Saturday, April 25, 2009

Wetlands by Charlotte Roche

This is a very smutty, deliberately offensive novel, translated from the German (where it was a bestseller). It's another one of those novels about a disaffected teenager -- in this case one obsessed with physicality, and with using the body to shock others.

What makes it different is that teenager is a girl -- teenager Helen Memel, in the hospital for an operation on an anal lesion. She's the first-person narrator, and she's one of those compulsive explainers and sharers -- the tenth-generation spawn of Holden Caulfield -- who just has to tell us everything about herself. (By the second page, she's not only talked about the lesion, but segued from that to a deep discussion of her hemorrhoids and the fact that "I've had very successful anal sex for many years -- from the age of fifteen up to now, at eighteen....")

All of the things she wants to tell us have to do with her body, particularly about the usually-untalked-about parts of her body. Helen is desperately trying to shock, with all of her talk about aggressively poor hygiene and ingestion of bodily wastes and marking of her territory in quite animalistic ways. Wetlands is, above everything else, a detailed look at several days in the life of the region between Helen Memel's legs. Smegma, ear wax, snot, and other bodily secretions do also get their shout-outs, but the focus remains in the vaginal-anal region.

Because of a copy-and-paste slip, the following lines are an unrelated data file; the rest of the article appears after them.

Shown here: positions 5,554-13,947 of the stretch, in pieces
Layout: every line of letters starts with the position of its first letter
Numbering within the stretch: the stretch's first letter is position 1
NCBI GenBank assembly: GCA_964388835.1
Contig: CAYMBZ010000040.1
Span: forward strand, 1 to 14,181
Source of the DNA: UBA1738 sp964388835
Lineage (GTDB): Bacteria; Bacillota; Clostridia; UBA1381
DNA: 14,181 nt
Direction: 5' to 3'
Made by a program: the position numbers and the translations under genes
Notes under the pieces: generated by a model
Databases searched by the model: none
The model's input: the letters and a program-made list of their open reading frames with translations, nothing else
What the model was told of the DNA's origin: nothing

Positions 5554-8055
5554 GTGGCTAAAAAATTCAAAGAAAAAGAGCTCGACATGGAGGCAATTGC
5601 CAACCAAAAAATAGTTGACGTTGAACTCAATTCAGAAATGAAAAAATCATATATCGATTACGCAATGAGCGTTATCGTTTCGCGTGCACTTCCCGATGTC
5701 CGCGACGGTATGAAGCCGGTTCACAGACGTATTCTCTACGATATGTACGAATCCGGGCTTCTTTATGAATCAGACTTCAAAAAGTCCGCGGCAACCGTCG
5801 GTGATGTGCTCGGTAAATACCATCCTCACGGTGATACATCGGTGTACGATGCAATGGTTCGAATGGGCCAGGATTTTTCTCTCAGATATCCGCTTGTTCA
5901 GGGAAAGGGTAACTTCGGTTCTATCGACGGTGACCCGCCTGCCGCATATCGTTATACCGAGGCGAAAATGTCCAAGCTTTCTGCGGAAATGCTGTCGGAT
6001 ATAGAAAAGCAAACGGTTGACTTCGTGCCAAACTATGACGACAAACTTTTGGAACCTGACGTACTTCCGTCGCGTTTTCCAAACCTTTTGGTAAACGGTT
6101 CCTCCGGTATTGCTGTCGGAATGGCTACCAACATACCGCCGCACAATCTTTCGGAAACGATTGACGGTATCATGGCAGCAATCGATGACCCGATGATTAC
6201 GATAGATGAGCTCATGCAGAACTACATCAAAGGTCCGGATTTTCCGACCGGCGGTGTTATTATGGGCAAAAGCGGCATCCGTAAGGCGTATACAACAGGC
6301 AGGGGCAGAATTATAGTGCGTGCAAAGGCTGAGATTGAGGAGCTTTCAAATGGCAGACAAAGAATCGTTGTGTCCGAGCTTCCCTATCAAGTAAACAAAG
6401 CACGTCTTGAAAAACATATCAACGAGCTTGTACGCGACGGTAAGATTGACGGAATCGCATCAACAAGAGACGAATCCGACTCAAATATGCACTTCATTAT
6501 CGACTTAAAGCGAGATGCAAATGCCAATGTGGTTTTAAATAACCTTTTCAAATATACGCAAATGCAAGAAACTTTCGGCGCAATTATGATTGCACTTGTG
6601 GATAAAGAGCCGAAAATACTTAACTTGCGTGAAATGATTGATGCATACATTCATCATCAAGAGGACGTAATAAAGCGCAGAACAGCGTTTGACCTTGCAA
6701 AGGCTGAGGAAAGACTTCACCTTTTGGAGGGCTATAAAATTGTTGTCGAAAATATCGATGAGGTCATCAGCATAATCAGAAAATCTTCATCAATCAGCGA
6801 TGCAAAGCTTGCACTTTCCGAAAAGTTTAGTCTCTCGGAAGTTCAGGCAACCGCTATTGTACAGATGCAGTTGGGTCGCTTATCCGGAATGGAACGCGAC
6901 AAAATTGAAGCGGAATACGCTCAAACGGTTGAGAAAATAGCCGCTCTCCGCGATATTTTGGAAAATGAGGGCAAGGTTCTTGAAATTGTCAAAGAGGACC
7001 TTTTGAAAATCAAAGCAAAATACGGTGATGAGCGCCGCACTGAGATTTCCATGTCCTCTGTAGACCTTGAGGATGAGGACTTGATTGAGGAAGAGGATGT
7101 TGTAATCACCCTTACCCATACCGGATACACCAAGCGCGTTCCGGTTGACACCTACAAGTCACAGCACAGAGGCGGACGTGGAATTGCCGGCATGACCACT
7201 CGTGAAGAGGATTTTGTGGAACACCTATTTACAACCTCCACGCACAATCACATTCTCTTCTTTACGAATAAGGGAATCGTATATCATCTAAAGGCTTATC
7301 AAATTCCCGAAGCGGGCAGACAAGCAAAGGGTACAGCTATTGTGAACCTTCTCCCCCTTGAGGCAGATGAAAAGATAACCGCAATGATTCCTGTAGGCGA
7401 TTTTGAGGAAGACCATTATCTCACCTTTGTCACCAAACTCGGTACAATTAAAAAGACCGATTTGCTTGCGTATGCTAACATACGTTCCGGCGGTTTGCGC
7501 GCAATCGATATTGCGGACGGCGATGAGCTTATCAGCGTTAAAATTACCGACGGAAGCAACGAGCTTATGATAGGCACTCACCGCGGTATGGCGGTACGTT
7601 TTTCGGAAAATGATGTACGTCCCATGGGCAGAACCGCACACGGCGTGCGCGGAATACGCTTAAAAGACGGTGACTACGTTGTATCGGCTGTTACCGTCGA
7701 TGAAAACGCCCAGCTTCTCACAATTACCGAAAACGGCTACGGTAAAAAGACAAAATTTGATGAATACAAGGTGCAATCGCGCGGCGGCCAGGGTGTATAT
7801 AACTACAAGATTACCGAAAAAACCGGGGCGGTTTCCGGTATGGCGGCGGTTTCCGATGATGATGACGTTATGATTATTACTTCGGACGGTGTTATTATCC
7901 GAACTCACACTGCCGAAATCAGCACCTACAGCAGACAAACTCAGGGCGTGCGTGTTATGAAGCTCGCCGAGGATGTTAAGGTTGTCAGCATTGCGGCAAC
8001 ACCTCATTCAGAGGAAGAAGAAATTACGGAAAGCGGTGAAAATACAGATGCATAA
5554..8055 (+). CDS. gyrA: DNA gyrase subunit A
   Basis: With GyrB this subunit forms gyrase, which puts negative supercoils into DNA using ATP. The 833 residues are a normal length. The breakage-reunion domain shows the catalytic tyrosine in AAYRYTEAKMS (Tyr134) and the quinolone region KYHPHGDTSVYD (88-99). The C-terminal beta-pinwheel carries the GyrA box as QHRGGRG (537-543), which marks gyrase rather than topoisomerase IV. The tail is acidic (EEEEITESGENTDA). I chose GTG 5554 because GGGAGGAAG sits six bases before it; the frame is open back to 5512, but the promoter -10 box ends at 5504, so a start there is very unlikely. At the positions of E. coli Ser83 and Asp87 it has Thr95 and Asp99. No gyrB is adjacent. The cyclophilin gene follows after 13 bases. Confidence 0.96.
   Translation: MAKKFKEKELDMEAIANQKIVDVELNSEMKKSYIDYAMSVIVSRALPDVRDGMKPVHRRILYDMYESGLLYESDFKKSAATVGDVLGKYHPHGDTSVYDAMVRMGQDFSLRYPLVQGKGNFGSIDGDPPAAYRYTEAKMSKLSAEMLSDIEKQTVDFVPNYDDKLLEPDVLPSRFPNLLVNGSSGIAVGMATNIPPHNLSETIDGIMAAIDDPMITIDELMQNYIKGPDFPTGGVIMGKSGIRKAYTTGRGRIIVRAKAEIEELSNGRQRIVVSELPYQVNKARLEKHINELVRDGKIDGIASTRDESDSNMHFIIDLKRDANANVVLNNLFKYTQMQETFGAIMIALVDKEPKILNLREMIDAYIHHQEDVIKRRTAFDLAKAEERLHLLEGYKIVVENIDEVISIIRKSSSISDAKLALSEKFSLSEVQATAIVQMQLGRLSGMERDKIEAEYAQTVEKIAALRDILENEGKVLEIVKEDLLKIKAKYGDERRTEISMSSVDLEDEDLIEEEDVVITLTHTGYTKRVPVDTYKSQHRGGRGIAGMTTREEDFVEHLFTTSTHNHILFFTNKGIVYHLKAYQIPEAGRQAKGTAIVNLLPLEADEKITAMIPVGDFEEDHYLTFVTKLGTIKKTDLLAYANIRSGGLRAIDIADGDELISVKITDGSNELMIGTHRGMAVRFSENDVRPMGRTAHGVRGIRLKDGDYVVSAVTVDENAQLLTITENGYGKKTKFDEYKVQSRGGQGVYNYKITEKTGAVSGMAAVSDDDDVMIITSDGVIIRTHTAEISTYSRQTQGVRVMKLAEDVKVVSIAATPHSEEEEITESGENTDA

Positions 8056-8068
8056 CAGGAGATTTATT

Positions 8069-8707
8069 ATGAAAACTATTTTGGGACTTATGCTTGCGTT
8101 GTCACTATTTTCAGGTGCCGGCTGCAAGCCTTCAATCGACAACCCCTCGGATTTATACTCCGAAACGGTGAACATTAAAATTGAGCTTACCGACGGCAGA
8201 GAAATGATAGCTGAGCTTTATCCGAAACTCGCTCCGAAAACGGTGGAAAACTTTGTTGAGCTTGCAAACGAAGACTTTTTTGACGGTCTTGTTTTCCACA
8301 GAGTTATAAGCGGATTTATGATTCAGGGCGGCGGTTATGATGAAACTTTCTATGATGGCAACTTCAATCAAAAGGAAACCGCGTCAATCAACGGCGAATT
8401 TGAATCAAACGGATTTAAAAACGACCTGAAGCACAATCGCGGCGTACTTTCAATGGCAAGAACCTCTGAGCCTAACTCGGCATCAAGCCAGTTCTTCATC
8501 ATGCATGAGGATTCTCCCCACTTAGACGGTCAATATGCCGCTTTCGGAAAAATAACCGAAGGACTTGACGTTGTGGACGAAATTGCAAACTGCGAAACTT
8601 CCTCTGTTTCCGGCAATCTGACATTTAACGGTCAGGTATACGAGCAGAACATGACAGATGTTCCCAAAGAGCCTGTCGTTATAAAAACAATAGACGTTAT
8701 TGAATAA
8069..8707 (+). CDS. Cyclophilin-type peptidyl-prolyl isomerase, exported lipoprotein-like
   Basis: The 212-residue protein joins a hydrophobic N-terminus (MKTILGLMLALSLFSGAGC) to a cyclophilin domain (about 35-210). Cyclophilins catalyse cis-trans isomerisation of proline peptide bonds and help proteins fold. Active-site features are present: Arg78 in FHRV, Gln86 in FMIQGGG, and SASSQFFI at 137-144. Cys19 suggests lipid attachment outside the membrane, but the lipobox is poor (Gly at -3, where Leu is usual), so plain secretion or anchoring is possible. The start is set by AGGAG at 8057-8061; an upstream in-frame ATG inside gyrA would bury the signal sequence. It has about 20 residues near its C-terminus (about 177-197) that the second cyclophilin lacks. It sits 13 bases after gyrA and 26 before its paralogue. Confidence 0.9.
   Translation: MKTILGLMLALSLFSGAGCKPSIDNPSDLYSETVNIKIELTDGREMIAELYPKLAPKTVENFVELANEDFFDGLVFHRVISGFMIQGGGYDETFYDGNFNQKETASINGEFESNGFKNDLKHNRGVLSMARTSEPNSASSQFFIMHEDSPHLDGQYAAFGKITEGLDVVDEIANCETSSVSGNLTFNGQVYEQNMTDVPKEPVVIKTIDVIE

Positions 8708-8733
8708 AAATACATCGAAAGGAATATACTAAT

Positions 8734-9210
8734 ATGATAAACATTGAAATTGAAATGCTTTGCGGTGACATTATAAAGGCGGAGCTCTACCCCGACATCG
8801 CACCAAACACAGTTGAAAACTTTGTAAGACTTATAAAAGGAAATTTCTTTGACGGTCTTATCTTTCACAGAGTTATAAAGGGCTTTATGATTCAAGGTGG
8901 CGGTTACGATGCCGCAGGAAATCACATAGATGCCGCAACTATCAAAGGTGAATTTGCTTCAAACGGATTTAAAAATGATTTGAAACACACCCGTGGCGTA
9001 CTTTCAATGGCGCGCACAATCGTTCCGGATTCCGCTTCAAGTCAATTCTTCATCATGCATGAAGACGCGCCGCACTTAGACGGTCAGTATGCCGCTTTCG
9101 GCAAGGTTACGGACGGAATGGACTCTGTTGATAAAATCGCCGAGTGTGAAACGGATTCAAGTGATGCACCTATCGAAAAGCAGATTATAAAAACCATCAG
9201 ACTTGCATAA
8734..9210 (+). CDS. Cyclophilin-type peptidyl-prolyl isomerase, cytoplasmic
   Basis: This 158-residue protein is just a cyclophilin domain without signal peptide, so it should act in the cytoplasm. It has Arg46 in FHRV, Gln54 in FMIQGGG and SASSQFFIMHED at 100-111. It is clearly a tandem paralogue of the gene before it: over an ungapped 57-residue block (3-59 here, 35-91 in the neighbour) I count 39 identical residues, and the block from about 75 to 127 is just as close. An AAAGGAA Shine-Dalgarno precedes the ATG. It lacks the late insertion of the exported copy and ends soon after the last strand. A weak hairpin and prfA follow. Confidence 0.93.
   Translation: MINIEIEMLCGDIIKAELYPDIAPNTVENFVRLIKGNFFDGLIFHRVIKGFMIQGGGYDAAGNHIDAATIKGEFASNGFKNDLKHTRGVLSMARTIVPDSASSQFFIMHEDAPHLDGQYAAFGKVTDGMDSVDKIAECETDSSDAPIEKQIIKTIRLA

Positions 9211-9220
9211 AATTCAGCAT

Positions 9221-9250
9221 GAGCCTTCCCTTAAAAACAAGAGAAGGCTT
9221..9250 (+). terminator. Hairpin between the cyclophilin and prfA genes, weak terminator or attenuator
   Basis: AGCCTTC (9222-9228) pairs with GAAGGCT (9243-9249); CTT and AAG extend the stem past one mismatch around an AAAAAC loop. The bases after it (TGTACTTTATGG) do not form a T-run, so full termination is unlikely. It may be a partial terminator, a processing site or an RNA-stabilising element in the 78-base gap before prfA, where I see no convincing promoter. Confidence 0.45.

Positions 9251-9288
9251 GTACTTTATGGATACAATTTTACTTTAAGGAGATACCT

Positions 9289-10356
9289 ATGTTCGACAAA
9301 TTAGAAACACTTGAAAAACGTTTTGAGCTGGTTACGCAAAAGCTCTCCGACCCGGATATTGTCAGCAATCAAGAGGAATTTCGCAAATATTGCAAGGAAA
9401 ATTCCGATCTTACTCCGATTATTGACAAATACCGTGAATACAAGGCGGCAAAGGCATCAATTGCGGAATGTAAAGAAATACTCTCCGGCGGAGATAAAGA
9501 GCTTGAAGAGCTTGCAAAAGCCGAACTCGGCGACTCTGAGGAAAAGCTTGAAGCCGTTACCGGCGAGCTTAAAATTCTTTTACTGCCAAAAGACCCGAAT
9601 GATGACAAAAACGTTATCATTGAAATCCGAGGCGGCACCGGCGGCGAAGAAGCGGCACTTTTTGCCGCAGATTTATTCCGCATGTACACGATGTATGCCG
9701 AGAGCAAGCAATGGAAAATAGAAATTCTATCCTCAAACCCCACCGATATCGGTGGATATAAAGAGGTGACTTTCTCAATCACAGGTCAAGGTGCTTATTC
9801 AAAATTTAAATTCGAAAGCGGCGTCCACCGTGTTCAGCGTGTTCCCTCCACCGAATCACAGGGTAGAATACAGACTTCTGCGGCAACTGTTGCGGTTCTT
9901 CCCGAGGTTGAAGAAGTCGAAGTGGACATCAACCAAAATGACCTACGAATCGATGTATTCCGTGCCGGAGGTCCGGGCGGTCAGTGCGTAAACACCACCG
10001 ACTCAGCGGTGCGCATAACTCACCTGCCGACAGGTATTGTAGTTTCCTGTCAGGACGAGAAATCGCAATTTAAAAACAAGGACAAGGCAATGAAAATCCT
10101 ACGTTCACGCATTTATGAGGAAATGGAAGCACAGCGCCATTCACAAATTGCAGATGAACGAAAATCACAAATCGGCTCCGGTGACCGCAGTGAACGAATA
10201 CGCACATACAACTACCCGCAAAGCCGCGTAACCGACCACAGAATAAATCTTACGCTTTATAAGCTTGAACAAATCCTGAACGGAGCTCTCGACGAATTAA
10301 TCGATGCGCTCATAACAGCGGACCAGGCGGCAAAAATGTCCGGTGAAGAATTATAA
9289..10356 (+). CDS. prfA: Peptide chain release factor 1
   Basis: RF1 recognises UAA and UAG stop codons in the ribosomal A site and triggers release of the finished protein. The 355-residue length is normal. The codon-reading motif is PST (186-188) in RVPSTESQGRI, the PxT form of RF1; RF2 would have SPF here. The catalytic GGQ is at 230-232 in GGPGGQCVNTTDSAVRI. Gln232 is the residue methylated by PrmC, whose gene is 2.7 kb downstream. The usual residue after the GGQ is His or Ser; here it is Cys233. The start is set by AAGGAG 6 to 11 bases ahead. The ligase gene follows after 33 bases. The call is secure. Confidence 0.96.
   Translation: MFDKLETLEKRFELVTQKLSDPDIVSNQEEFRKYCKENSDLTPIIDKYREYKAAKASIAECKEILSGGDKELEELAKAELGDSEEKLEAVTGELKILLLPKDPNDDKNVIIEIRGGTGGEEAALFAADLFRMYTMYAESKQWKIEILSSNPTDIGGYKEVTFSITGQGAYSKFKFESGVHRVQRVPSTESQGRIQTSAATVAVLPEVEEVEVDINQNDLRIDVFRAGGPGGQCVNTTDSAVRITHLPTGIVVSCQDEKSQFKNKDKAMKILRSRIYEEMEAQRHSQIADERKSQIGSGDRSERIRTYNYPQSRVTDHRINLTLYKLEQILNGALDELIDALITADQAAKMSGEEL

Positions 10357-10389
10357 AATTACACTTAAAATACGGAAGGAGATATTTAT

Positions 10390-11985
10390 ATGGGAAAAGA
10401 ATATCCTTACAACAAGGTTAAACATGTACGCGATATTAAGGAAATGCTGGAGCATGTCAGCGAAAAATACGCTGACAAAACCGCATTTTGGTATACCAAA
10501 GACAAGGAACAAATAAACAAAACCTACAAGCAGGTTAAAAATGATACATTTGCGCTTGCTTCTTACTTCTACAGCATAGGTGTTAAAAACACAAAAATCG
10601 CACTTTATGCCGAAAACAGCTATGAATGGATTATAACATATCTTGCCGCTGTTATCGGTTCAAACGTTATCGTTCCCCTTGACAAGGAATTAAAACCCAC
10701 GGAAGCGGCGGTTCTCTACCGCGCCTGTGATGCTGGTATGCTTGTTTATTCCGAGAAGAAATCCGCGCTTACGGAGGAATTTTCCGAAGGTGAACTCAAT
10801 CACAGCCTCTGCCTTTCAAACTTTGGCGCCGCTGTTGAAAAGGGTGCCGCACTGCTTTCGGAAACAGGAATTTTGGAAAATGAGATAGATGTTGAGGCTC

If you read Wetlands, something will shock you -- that's its point. There isn't much else to Helen Memel besides the shocking; she's empty otherwise. There's a bit of psychobabble about her divorced parents, and a time when her mother may have tried to commit suicide (and kill Helen's younger brother along the way) when Helen was young. But, really, that's all an excuse for her behavior -- Roche put that in to have a reason to have Helen act out, rather than starting from Helen and moving out to her behavior.

I can't recommend Wetlands; at first, it's refreshing to find a female character this crudely and rudely physical -- she's starts to seem like a female version of the unwashed, drinking-till-he-vomits frat boy -- but she quickly becomes tedious in her thin obsessions and relentless, dull self-centeredness. It's always dangerous to extrapolate from character to author, particularly on a first book, so I won't engage in any of that. But I do hope Roche, if she writes another novel, tones down the self-indulgent first-person narration and works in a bit more story.


SWILUA said...

Eeek. I had a rant recently about shock = not a story. But this book sounds worse than even some of the ones I read!

moonrat said...

Yeah, I did a similar review of this book over on my blog a couple months ago. I know people were complaining about the NYT review for not focusing on the story, but I kind of agree with those criticism.

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